All good lighting designers must respect their tools

The stonemasons and sculptors that created the masterful York Cathedral knew their materials inside out. Just like the stonemason, the lighting designer has to have the technical knowledge of the kind of light that a project requires.

A great sculptor, making a wonderful piece of sculpture, will have spent years learning about the materials he or she uses to create their masterpieces. That sculptor will have learnt about and will understand how the material they use, such as stone, will work. The sculptor has to know how it will behave during the creation process, the shapes that can be made and how it will behave and last over time.

Composers spend years learning harmony, rhythm, theory and all the technical components of music so that with these building blocks of musical knowledge, they can create their pieces.

The same goes for lighting design. The designer has to have the technical knowledge of the kind of light that he or she needs in order to build that creative lighting atmosphere. The designer has to know what is and is not possible. It starts with the physics – lesson one: Light only travels in straight lines and then builds up. The designer has to understand scientifically, what light is made of, how it is described and measured and how it reacts with the surfaces it falls on. This is because we do not see light, we see the surfaces that are lit.

Say a client complains that the existing lighting of a wood panelled room looks dull. The creative lighting designer will know that the problem is the compact fluorescent lights. He or she should know that the colour of wood, predominantly brown, is technically a mixture of desaturated reds or desaturated oranges and that compact fluorescent light tends to be weak in those parts of the spectrum. This is why they tend to be bad at bringing wood to life. Knowing that, the designer can specify a new light source that is strong in the orange and red part of the spectrum, hence making the client’s wood look wonderful.

Lighting is designed for people. Creative designers must understand both the practical and aesthetic needs of people and the spaces they are in.

Mark  Sutton Vane 

To be creative it is essential for the designer to understand the building blocks of the equipment that will make the light that provides the designer’s atmosphere and conveys their message. Every component of the chain must be understood. Then the designer can be creative and deliver the working dream. It is not good if the lighting looks wonderful at full brightness, if when dimmed it starts to flicker. The designer should have understood the relationships and interconnections between the control system, the drivers and the fittings and how they all work together in the dimming protocol.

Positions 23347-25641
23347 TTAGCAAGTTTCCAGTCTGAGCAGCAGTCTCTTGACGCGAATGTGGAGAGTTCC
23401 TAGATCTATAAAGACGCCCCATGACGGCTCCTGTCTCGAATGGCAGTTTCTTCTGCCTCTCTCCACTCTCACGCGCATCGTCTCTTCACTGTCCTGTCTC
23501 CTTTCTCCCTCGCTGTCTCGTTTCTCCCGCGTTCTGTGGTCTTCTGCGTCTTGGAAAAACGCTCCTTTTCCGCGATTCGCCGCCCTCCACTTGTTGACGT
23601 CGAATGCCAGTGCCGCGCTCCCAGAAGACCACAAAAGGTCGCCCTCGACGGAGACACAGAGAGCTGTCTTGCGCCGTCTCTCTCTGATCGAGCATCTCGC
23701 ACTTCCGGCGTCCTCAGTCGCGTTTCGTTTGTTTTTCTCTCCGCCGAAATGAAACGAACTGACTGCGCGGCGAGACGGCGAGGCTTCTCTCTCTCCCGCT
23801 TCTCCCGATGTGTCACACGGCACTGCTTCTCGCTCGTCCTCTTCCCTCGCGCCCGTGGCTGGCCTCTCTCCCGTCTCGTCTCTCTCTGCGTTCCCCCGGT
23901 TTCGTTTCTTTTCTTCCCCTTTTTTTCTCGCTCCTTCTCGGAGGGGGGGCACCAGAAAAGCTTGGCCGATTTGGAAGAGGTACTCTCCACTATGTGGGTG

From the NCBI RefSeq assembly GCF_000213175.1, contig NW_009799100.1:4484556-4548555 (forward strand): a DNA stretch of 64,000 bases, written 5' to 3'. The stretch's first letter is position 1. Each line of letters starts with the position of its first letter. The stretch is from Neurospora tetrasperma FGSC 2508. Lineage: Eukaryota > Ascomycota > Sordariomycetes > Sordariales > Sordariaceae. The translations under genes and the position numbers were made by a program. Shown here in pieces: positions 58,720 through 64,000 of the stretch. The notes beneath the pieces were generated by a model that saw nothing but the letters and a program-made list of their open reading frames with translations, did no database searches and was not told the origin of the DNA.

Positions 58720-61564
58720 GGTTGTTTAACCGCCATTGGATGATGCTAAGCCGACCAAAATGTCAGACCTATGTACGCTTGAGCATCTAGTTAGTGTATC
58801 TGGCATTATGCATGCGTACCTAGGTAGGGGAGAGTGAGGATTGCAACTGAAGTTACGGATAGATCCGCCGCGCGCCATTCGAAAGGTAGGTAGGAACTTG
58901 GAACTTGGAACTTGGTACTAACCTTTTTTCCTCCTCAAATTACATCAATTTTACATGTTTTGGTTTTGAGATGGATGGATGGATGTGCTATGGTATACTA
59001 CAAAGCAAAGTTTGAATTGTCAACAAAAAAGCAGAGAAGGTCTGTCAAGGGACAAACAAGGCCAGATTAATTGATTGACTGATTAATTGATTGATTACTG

Often a lighting scheme changes with changing daylight, different times or different uses of a space. The way the lighting is controlled is an essential part of a scheme. It has to be controlled for and by the people who are in the space. Control is a very human-centric concept; the look and feel of the button or switch that the client will click, the politics of who has access to the control system and the state of the lighting at different times must be considered throughout the creative process.

The last technical aspect the designer has to understand is the economics. That wonderful way of lighting an architectural feature or that dream-like decorative fitting should not be considered if they are not affordable. The designer must always have a general quota of costs when starting to create the design.

Lighting is designed for people. Creative designers must understand both the practical and aesthetic needs of people and the spaces they are in. To deliver those creative designs, the lighting designer needs to be fully familiar with the technical tools that deliver the creations. The designer has to understand the nuts and bolts that enable that final, wonderful piece of creative design. Then it will shine, and keep shining for years.

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